Without expounding on the much discussed and complex history of the LXX-Esther, it can be concluded that it was read and retold by Jews living as a marginal party in a largely non-Jewish society (Du Toit 2008:92). Considering the juxtaposition of Esther’s history(LXX-Esther 2:6) alongside the story of Israel’s history, a resemblance is noted. The Jews have no king and no land. They are forced to move to a foreign land and are imperilled by foreigners. Esther is an orphan, forced to be an object. The story of the hero Esther’s struggle to reclaim her identity functions as an exemplar for Jews everywhere facing conflicts of loyalty and struggling with identity. An important epistemic function of hero stories exists in their power to shed light on profound life paradoxes (Allison & Goethals 2016:193–94). Esther’s exempla of the ability to live in two worlds, thereby accommodating paradoxes, imparts wisdom, knowledge and skills to the Jews in the Diaspora to survive amidst adversity and conflict.

The restorative function of Esther’s heroic story

Hero stories energise and inspire us. According to Allison and Goethals (2016:194–95), hero stories arouse feelings of elevation that encourage people to become better persons and behave more virtuously. Elevation converts people into believing that they are competent to bring about social transformation. Thus, the restorative function of the Esther’s heroic story is to encourage the Jews in the Diaspora to stay true to their identity although they are forced to deny it. They are motivated to act virtuously. Esther had the courage to ‘come out’ in the face of great adversities and turned out to be the hero of her people. Amidst Hellenistic, mostly male heroes, the Jews lay claim to a Jewish, female hero. The Greeks and Romans celebrated their hero Dionysius’ or Bacchus’ feast by drinking and celebrating their hero’s deliverance from Hades (Harris & Platzner 1997:197–199). The Jews celebrated their hero Esther’s rescue from the lion (Artaxerxes) and the dragon (Haman) and their own consequent survival by commemorating the Purim in a festival atmosphere, with people wearing masks, performing out satirical plays and drinking superfluously.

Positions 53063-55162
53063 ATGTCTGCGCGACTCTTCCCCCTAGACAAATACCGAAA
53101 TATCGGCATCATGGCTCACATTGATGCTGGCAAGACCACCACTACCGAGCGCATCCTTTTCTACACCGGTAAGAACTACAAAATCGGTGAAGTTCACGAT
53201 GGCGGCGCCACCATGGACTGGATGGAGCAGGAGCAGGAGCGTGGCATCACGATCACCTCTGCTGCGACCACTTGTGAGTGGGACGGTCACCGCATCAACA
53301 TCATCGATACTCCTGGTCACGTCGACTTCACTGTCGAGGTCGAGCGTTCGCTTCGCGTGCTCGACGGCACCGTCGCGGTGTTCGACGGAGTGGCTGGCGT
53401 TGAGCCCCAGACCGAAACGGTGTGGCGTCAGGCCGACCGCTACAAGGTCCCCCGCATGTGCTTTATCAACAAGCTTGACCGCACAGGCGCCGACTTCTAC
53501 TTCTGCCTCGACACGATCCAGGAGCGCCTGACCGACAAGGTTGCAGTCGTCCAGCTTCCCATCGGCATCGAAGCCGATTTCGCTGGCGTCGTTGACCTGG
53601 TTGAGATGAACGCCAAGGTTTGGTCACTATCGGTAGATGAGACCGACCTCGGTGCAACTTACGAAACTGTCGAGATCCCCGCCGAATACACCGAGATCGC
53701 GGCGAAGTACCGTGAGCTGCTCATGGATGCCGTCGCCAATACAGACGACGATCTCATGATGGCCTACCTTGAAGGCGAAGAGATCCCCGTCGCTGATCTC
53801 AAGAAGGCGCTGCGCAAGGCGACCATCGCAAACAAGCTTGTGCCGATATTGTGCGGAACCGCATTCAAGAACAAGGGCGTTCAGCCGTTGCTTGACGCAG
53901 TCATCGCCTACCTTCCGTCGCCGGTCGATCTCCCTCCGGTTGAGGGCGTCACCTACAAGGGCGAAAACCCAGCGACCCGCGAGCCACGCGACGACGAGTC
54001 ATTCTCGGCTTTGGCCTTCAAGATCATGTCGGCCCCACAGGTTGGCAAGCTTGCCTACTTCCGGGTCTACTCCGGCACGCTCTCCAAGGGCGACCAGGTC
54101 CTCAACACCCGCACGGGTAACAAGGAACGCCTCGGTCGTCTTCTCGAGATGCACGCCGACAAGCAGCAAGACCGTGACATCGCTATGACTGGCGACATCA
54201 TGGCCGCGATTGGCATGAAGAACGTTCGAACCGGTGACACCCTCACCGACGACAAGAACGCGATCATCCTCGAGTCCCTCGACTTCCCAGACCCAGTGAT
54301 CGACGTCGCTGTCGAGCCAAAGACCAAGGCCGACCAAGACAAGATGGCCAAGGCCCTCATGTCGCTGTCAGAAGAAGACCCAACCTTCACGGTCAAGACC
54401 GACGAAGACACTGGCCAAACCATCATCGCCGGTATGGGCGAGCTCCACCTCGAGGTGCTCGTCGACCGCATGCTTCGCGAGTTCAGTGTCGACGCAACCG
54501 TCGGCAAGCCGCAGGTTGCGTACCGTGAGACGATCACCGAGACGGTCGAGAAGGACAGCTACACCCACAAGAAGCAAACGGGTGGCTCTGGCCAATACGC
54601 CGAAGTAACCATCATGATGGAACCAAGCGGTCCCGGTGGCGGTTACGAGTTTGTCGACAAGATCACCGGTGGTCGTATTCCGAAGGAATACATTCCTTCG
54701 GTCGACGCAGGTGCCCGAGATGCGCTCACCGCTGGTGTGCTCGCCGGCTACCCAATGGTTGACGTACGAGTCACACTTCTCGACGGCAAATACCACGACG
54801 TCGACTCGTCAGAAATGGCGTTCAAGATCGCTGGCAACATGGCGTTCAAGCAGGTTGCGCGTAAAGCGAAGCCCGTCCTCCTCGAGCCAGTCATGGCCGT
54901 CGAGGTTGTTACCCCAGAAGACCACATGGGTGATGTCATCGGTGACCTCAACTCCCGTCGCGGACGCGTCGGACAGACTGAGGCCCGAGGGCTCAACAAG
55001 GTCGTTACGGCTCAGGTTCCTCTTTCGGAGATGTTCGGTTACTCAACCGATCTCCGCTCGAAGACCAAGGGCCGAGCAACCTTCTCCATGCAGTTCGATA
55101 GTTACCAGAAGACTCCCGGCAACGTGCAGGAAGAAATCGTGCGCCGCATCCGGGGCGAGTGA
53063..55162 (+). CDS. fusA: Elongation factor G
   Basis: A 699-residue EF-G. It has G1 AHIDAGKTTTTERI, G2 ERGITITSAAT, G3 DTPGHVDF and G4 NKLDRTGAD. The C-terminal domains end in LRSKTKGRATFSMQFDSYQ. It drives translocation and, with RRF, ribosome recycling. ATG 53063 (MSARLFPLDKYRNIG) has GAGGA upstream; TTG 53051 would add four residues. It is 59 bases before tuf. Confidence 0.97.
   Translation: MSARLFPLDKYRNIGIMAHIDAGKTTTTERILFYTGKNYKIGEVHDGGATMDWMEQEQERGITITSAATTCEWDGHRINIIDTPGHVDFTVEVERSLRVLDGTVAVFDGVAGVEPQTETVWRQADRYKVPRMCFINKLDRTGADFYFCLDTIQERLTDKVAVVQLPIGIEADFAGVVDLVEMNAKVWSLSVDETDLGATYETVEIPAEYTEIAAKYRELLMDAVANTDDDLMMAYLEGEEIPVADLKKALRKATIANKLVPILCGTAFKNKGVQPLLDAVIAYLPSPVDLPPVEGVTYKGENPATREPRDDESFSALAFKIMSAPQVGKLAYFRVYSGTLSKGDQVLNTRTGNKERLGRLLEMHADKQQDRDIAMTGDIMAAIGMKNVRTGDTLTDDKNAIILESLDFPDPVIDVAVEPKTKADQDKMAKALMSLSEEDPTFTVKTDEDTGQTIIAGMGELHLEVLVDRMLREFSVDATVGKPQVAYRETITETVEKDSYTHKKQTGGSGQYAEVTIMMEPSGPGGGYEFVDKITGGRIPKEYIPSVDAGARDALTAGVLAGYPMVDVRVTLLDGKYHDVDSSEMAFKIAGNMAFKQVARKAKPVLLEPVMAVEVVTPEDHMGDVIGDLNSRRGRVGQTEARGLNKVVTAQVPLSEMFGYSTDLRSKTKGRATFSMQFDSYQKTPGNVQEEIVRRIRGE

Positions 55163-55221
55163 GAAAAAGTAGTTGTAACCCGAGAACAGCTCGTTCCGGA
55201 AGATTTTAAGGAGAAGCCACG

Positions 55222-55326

Conclusion

The story of the Esther character as portrayed in the LXX-Esther’s narrative, aided by the inclusion of the Additions, fits comfortably into a typical monomyth tripartite structure. Esther’s heroic story is an effective delivery system for conveying complicated truths and for inspiring humans towards a higher emotional and behavioural state, thus fulfilling two basic human functions: an epistemic function and a restorative function. Esther is depicted as an underdog, an ‘every (wo)man’ who is summoned on a journey presenting exceptional challenges and conclusively steps out as the redeemer of her people. Esther’s exempla of accommodating paradoxes imparts wisdom to the Jews in the Diaspora to survive amidst adversity and conflict. The restorative function of the Esther’s heroic story is to encourage the Diaspora Jews to stay true to their identity although they are compelled to refute it. Ultimately, Esther’s hero story acts as a source of encouragement to restructure and re-story our lives, inspiring us to ‘come out’ as the heroes of our own unique stories.